5 Toxic Items in Your Makeup

Are there toxic items lurking in your makeup bag? Let’s take a look…

Heavy metals are one of the most ubiquitous toxins in our environment today. While these elements have existed in our earth’s crust long before humans ever existed, today, they are seeping into our soil, water, and air supply – and, ultimately, our bodies. 

For many people, the concept of heavy metal toxicity still feels like a bridge away. Maybe you use a high-quality water filter and only purchase organic vegetables grown on local farms. These are fantastic practices, but unfortunately, it’s just not enough to save you from the threat of heavy metals. 

One of the lesser talked about sources of metal toxicity is personal care – specifically makeup. That’s right, those cosmetics you use every single day could be a potent source of heavy metals. 

In this article, you’ll learn:

  • Why metal absorption through the skin may be even more dangerous than through digestion
  • How even the most “natural” ingredients may be contaminated with heavy metals
  • Why some brands intentional add heavy metals to their products
  • The detrimental health effects that your daily makeup routine may lead to
  • My favorite safe makeup brand
  • The one thing you must do to assess your current heavy metal load

The Problem With Metals In Your Makeup 

Heavy metals are toxic compounds that are associated with a wide range of health issues, impacting almost every system in your body[1]. 

Many people believe that as long as you’re not ingesting them, heavy metals can’t harm your health. This is a huge misconception – your skin is actually highly efficient at absorbing chemicals.

In fact, dermal absorption may be just as dangerous (if not more so) than intestinal absorption. 

In your gut, you have natural processes that block the absorption of toxins. First, your gut barrier is formed with “tight junctions,” which physically block the absorption of unwanted compounds. If toxins get past this layer, the cells that line your gut also come equipped with detoxification systems that serve as a chemical barrier[2].

Unfortunately, this is not the case for your skin, meaning whatever can make it past the dermal layer could easily find its way into your bloodstream and systemic circulation. 

But the question remains, how exactly do metals get into your makeup in the first place?

In some cases, metals can get incorporated as contaminants as part of the manufacturing process. Every ingredient (even the natural ones) has the potential of coming into the manufacturing facility contaminated with heavy metals and other toxins. In most cases, the brands producing these products don’t even realize that their ingredients contain heavy metals.

Young woman looking in makeup bag in bedroom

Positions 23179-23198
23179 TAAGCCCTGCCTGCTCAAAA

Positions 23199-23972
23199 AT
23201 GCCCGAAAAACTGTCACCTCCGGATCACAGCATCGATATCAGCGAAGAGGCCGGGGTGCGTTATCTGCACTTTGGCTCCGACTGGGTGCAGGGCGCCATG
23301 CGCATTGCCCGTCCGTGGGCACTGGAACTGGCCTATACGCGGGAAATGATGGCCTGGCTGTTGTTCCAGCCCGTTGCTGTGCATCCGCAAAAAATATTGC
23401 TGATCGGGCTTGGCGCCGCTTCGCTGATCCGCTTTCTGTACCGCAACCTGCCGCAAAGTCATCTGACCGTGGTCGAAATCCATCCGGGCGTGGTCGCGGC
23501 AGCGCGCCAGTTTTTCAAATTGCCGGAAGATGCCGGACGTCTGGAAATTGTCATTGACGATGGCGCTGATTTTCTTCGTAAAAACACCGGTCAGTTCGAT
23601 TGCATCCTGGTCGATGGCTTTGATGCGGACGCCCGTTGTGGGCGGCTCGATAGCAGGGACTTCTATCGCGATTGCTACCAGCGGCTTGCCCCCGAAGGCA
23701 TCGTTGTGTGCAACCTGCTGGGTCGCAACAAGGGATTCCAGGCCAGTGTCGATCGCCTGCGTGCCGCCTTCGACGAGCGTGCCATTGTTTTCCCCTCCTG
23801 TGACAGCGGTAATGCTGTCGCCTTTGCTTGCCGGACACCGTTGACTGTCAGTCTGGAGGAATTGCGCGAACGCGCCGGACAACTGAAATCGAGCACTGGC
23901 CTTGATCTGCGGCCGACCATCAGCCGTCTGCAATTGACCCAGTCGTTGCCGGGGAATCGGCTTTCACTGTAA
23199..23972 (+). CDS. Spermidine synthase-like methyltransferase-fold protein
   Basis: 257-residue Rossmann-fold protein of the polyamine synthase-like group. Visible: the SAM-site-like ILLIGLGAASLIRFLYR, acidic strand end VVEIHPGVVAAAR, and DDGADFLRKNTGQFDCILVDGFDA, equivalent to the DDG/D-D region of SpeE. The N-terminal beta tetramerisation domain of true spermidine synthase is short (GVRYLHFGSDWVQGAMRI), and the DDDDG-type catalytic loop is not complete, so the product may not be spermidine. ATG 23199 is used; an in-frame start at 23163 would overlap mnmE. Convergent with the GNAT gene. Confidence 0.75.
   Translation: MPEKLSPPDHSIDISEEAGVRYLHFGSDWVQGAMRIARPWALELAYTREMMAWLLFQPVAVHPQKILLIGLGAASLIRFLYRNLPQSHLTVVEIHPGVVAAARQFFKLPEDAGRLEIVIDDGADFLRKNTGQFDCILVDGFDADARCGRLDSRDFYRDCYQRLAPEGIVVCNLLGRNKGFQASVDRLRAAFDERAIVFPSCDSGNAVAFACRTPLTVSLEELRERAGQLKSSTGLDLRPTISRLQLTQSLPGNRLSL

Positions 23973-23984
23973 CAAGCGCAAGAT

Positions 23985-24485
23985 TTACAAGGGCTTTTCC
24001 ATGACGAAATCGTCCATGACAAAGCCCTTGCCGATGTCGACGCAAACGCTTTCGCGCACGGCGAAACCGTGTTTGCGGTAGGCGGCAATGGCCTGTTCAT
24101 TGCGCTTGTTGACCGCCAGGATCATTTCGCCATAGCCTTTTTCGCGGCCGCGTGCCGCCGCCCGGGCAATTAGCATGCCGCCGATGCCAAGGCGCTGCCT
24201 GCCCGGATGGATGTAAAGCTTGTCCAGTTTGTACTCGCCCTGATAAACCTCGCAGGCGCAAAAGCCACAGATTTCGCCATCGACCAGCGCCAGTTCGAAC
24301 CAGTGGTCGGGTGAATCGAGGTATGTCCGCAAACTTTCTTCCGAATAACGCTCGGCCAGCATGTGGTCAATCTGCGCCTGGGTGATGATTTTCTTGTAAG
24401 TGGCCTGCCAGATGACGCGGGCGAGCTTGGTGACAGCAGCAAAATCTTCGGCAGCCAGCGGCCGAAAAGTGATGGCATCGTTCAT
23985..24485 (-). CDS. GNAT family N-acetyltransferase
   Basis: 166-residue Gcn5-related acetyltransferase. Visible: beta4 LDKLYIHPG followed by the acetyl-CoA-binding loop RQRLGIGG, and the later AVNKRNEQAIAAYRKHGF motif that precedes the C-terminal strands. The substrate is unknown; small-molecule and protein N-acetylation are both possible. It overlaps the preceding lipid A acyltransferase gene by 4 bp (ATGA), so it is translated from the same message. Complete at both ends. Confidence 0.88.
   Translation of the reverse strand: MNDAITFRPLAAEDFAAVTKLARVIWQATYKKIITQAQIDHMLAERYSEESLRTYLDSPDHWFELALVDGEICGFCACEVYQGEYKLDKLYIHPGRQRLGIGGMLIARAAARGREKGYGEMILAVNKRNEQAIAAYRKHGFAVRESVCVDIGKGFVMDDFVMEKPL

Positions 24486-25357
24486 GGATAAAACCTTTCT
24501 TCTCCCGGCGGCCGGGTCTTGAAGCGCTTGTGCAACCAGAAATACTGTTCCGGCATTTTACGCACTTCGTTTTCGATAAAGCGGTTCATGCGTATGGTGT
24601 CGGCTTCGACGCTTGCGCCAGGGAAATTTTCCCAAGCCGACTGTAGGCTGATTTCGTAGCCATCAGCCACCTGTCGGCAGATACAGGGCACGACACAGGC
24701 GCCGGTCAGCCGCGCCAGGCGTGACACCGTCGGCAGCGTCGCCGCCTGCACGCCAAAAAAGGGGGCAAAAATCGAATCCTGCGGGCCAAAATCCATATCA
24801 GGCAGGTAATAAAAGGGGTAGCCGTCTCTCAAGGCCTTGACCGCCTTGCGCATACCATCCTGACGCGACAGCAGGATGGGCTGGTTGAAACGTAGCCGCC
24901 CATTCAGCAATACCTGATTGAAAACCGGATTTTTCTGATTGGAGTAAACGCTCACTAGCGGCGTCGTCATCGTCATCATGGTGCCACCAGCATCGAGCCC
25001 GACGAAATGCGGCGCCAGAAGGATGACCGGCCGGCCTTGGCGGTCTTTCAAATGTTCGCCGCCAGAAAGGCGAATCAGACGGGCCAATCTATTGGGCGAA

Other companies use minerals as colorants, which may seem like a natural way to go, but where do you think these raw materials are coming from? That’s right, the earth’s crust. This adds yet another source of metals to your makeup bag. 

For most people, the use of that makeup bag is akin to their toothbrush and toothpaste – it’s an everyday affair. This means that every day you could be exposing yourself to trace amounts of toxins which, over time, will build up in your system. While your liver is an incredible organ, there really is only so much it can do to protect you against toxins when the toxic assault is happening so consistently[3].

So, without further ado, let’s take a look at some of the potential heavy metals hiding in your makeup case.

5 Common Makeup Items Most Likely to Contain Heavy Metals

While almost all cosmetics have the potential to contain heavy metals, below are the culprits to be most wary of. These are common makeup items that many women use daily.

#1 Lipstick

When it comes to heavy metals, your tube of lipstick may be the worst offender of them all. Up until 2007, the rumors that lipstick contained lead were largely unfounded. That is until the  Campaign For Safe Cosmetics conducted their now-famous study, A Poison Kiss, which examined some of the most popular lipstick brands on the market. 

In A Poison Kiss, the investigators found that 61% of the lipsticks tested contained lead at levels up to 0.65 parts per million, with lipstick products ranging from L’Oreal and Cover Girl to more expensive brands like Dior. 

Two years after the Campaign for Safe Cosmetics conducted their study, the FDA conducted a follow-up study which showed 100% of the lipstick samples containing lead at levels ranging from 0.09 to 3.06 pm – that’s four times higher than those found in the original study. 

It’s important to note that there is no safe level of lead, so any amount at all should be enough to be considered toxic.